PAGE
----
Marxist and Socialist feminism is the belief that women are oppressed not only by the patriarchy, but also by capitalism. This focuses on the exploitation of working-class women both in the home and the workplace. Marxist and Socialist feminists believe that capitalism and the exploitation of women within the family must be dismantled in order for gender equality to exist.

Cultural feminism is the belief that male behaviour is often valued over female behaviour. In order to counteract this, women and men should be treated with equal respect, but not exactly the same. Cultural feminism teaches that biological and social differences between men and women should be celebrated rather than eradicated. For example, instead of dismantling the family unit, the role of women in domestic labour and childcare should be better appreciated in society as a whole.

Finally, liberal feminism is the belief that the oppression of women has lessened due to legal and social reforms such as the Sex Discrimination Act (1975). Instead of dismantling social institutions such as the family, the system of democracy and individual rights should continue to be used to reach a state of equality. This is one of the most common branches of feminism.

As Emma Watson says, ‘Feminism is not here to dictate to you. It’s not prescriptive, it’s not dogmatic. All we are here to do is give you a choice’. A common misconception is that feminism aims to reduce the power of men and promote female superiority. However, even the most extreme of the branches above does not hold this belief. If the term ‘feminism’  is still jarring to your eyes and ears due to the connotations of ‘feminine’ and ‘female’, then its origin is worth exploring. The term first rose to popularity during the early 1900s with the seeds of the Suffrage movement. As the issue of gender discrimination predominantly affected women in this era, the fight for gender equality was inherently established as the fight to give women equal rights to men. Fundamentally, the fact that ‘feminism’ has a feminine Latin root does not limit the position of feminist to women.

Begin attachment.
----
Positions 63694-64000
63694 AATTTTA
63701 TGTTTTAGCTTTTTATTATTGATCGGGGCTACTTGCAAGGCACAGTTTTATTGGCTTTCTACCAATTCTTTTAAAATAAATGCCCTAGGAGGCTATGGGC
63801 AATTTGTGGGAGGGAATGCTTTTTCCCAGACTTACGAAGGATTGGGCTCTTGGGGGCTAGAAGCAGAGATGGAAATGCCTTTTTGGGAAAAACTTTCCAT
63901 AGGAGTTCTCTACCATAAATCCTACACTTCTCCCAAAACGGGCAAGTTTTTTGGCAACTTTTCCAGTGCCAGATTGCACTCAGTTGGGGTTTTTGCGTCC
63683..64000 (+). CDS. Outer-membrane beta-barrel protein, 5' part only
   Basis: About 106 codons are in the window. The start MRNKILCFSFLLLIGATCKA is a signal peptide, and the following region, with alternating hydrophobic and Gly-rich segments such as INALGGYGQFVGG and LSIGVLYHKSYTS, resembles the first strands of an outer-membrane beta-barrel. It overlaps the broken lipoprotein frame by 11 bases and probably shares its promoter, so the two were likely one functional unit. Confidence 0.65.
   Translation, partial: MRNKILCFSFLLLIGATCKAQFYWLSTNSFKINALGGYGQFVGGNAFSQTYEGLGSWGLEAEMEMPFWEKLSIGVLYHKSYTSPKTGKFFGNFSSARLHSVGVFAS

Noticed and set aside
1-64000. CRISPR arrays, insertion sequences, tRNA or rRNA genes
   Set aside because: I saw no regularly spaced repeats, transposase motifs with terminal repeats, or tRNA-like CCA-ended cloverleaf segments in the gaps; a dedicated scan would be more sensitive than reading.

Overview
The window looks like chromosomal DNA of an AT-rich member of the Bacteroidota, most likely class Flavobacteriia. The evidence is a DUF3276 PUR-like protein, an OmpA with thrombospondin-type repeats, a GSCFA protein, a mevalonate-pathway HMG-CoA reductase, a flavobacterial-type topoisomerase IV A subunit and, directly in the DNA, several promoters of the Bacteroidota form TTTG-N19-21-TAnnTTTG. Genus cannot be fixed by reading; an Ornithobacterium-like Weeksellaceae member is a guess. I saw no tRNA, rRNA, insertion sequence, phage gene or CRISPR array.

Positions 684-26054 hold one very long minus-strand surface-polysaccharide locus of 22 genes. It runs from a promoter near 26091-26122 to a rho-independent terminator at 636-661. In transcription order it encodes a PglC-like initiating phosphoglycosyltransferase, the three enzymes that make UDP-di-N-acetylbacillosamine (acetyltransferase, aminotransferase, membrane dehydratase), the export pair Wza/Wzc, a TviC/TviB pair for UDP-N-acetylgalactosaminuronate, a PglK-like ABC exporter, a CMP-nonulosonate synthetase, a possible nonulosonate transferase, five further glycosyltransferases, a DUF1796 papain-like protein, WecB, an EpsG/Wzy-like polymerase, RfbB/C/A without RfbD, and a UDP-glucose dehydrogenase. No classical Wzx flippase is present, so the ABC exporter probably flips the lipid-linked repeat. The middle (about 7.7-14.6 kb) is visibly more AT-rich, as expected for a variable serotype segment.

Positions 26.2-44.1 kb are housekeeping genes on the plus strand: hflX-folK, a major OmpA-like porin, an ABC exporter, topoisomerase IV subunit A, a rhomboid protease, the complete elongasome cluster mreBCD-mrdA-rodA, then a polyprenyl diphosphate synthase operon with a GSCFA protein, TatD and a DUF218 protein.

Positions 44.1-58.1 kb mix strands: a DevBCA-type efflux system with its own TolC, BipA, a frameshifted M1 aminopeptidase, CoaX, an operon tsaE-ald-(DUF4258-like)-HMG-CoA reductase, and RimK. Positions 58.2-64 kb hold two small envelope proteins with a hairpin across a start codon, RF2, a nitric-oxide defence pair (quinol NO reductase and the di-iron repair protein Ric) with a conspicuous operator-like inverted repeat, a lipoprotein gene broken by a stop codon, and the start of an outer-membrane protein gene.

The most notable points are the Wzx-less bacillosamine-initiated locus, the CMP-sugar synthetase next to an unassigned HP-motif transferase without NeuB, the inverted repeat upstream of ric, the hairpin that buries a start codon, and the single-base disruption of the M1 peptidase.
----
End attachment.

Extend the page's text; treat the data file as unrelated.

In fact, notable modern feminists such as John Legend and Chris Hemsworth say, ‘all men should be feminists’. Hemsworth summarises the contemporary feminist belief as believing in equality ‘regardless of gender, race, sexual orientation… We should all have the same opportunities’. More frankly, Watson comments, ‘If you stand for equality, then you’re a feminist. Sorry to tell you’. This belief has been shared throughout history by figures such as Ida B. Wells and Emmeline Pankhurst. Regardless of the ‘man-hater’ label, the above description is simply what feminism is, as a socio-political worldview and movement.

And that’s not to say that feminism is without its critics. Many have said that the movement has become a commercial tool and lost its meaning, or that the connotations of the term ‘feminism’ overpower its literal meaning. Wherever you may fall on the issue, it is important to be educated on what you are supporting or opposing. And so, in the spirit of a very very short introduction, I’ll leave you to make up your own mind.

Educational Resources and Further Reading: